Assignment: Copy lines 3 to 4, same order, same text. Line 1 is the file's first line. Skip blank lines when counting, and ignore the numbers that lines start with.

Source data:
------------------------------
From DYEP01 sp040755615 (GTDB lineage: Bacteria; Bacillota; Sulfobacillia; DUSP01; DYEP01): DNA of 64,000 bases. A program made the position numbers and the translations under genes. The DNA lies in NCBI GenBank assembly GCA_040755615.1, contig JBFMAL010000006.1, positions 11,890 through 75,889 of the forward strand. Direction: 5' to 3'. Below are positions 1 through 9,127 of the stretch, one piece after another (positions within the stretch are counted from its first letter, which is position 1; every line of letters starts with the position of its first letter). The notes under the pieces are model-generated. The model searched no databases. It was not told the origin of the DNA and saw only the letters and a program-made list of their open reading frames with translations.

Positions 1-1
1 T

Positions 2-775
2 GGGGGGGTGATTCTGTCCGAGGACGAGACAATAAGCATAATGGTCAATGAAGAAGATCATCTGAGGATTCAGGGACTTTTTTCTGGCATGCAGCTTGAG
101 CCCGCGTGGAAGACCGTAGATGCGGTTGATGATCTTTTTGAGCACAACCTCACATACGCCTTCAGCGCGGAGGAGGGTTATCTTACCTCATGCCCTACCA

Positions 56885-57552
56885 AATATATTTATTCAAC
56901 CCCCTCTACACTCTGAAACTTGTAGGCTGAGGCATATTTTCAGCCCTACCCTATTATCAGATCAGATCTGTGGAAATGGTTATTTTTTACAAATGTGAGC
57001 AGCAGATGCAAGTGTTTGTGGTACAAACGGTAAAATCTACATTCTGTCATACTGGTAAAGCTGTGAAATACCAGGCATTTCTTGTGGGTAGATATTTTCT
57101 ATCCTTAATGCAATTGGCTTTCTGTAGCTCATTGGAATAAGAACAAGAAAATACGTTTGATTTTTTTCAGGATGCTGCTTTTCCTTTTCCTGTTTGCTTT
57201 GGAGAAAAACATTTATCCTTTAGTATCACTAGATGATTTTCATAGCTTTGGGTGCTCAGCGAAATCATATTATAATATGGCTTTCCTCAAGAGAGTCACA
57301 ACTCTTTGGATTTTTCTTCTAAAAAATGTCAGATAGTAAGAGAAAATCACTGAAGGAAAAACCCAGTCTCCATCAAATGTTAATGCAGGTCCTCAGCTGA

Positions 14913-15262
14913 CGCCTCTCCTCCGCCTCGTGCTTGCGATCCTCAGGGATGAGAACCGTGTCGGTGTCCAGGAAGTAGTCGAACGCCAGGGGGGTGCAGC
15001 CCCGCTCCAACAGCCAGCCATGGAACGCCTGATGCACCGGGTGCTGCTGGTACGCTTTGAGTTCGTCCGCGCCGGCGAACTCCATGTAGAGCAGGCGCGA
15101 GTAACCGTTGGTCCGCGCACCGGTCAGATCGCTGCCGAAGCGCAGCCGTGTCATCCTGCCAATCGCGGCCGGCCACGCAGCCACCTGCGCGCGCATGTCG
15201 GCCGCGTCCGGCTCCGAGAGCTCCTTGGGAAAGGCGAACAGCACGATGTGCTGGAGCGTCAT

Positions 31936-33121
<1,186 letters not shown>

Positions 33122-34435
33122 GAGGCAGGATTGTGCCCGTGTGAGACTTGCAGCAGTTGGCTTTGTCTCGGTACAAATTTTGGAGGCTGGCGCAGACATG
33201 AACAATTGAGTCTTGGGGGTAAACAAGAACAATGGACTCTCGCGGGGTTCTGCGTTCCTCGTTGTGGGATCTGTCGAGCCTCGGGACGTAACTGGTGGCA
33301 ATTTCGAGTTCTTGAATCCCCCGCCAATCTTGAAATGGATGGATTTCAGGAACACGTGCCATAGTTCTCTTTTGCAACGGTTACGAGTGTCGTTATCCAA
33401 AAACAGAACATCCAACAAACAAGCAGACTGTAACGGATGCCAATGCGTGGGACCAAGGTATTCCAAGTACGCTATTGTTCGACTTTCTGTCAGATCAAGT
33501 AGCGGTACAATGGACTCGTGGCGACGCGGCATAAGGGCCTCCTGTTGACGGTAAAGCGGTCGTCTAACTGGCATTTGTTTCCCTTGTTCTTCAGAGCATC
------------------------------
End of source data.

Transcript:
1 T

Positions 2-775